Monday, May 8, 2017

Piper PA-18A Super Cub, N245KW: Accident occurred May 08, 2017 at Coeur d'Alene Airport (KCOE), Kootenai County, Idaho

The National Transportation Safety Board did not travel to the scene of this accident. 

Aviation Accident Preliminary Report - National Transportation Safety Board: https://app.ntsb.gov/pdf

Federal Aviation Administration / Flight Standards District Office; Spokane 

http://registry.faa.gov/N245KW

NTSB Identification: WPR17LA102 
14 CFR Part 91: General Aviation
Accident occurred Monday, May 08, 2017 in COEUR D'ALENE, ID
Aircraft: PIPER PA 18A, registration: N245KW
Injuries: 1 Minor.

This is preliminary information, subject to change, and may contain errors. Any errors in this report will be corrected when the final report has been completed. NTSB investigators may not have traveled in support of this investigation and used data provided by various sources to prepare this aircraft accident report.

On May 8, 2017, about 1337 Pacific daylight time, a Piper Super Cub PA18A, N245KW, sustained substantial damage when it impacted terrain at Coeur d'Alene Airport (COE), Coeur d'Alene, Idaho. The pilot, the sole occupant, sustained minor injuries. The airplane was registered to and operated by the owner as a personal flight under the provisions of 14 Code of Federal Regulations Part 91. Visual meteorological conditions prevailed, and no flight plan had been filed for the flight.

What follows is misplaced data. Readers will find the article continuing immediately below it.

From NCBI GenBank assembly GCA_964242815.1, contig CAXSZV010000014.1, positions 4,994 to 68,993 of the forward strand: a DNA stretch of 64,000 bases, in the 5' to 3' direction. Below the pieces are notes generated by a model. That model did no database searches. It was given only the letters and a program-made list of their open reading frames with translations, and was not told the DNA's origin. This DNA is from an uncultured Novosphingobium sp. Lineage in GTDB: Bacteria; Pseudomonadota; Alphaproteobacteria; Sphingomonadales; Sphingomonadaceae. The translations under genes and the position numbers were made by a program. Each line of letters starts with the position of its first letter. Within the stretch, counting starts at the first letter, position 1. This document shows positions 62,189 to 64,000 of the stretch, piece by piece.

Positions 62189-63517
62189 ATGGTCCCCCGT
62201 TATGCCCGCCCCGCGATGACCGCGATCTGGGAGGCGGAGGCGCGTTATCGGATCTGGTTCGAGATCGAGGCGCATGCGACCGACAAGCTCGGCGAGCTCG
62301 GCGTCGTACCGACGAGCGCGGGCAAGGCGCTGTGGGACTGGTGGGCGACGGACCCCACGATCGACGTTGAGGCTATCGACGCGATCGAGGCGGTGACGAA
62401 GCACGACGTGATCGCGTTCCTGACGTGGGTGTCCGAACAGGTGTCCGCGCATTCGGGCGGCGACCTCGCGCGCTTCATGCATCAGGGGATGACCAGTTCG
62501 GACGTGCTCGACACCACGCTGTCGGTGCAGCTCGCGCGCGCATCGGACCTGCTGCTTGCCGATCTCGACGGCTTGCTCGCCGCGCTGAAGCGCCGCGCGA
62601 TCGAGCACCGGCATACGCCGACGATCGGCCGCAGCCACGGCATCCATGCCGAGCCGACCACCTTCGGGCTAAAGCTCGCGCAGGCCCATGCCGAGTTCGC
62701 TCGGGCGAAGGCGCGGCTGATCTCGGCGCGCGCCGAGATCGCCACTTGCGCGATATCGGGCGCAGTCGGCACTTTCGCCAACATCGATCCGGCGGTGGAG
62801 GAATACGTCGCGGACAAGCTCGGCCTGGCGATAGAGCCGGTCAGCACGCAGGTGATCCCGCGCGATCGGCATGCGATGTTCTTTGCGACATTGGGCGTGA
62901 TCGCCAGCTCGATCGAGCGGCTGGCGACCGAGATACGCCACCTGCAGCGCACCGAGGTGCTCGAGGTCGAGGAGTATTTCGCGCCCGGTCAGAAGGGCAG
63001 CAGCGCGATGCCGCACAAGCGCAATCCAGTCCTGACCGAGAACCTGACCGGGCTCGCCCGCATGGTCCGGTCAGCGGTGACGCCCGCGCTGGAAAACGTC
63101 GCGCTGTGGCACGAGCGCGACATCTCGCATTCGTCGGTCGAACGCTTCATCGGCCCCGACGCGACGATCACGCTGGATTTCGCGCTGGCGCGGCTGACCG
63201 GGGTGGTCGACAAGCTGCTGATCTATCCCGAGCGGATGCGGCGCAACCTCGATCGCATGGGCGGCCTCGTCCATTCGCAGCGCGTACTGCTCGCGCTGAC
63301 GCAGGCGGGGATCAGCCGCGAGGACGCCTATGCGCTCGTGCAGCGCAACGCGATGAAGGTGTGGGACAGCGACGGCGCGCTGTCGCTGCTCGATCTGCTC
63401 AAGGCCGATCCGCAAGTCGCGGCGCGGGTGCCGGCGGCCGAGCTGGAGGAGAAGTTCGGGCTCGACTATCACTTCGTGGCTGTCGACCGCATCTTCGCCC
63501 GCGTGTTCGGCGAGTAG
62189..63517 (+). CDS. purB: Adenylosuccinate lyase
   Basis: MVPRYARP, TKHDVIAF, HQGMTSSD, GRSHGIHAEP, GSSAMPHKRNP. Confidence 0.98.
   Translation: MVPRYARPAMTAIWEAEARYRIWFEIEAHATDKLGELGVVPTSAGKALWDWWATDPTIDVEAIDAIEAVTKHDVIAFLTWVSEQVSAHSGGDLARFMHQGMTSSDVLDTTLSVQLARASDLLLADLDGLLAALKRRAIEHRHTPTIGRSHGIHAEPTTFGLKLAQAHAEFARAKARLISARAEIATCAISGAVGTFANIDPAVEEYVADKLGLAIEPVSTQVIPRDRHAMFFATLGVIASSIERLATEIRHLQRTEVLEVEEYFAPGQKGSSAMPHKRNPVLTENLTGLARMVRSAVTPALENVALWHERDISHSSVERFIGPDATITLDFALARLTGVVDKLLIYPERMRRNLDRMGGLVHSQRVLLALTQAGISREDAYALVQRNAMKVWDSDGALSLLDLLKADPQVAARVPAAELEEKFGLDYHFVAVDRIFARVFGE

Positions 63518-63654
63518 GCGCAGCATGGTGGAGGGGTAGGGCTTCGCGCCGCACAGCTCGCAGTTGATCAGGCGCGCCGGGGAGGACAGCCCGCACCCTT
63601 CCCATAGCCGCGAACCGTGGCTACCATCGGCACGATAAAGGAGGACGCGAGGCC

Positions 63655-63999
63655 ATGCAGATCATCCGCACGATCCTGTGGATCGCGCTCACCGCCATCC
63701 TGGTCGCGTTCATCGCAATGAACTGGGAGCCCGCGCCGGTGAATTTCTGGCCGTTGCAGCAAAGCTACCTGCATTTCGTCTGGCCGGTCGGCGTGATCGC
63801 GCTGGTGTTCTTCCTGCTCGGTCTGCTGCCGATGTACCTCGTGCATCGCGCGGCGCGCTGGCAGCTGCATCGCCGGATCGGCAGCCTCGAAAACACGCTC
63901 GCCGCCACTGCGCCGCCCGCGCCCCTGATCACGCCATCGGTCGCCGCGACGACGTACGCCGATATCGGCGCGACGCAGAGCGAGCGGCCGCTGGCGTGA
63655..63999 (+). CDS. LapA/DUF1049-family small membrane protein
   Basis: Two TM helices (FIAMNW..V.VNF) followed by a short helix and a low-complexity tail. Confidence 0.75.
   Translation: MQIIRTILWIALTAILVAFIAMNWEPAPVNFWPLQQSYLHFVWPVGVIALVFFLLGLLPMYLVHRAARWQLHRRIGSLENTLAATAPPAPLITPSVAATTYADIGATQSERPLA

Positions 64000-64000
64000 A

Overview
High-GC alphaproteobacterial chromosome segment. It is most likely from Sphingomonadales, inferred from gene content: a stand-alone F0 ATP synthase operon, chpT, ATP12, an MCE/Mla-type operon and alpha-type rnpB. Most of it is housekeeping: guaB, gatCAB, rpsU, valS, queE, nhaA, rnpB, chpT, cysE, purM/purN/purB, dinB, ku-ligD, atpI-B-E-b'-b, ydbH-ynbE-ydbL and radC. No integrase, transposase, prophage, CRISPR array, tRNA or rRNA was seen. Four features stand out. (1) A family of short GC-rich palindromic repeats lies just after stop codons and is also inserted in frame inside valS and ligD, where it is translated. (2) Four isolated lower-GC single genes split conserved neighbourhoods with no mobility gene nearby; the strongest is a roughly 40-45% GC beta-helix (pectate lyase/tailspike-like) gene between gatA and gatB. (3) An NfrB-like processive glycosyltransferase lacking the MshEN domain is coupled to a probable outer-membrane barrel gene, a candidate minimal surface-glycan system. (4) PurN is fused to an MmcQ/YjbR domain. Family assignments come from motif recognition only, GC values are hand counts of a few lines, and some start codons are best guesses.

In the written statement, the pilot reported that during takeoff, he applied one notch of flaps to assist with a shorter takeoff roll. During the initial climb, the airplane veered to the left and the pilot applied the right rudder; however, there was no response from the control input. About 50 to 75 feet above ground level, the pilot retarded the throttle, and initiated a forced landing. The airplane impacted the ground in a nose down position, and came to rest oriented about 90 degrees perpendicular to the runway.




HAYDEN — The pilot of a two-seat single-engine plane that crashed Monday at the Coeur d’Alene Airport danced a jig for medics before he was transported to Kootenai Health.

His plane, a Piper PA-18 Super Cub, sat — with a bent wing and body damage — in the grass at the end of the runway where the crash occurred.

“It’s a good crash when you can walk away from it,” airport operations manager Phil Cummings said.

The plane’s 61-year-old pilot, Frank G. Gordon, of Coeur d’Alene, was transported to Kootenai Health following the 1:40 p.m. crash.

Investigators from the Federal Aviation Administration and the National Transportation Safety Board, which investigate aviation accidents, were at the airport Monday afternoon trying to determine the cause of the crash.

“It made a hard landing,” Allen Kenitzer, spokesman for the FAA said.

The agency released no further information.

According to witnesses, Gordon was taking off in his white and red Super Cub. The plane lifted off, witnesses said, then came back down as if to make a landing. Its left wing tilted down precariously, catching the edge of the runway causing the plane to overturn.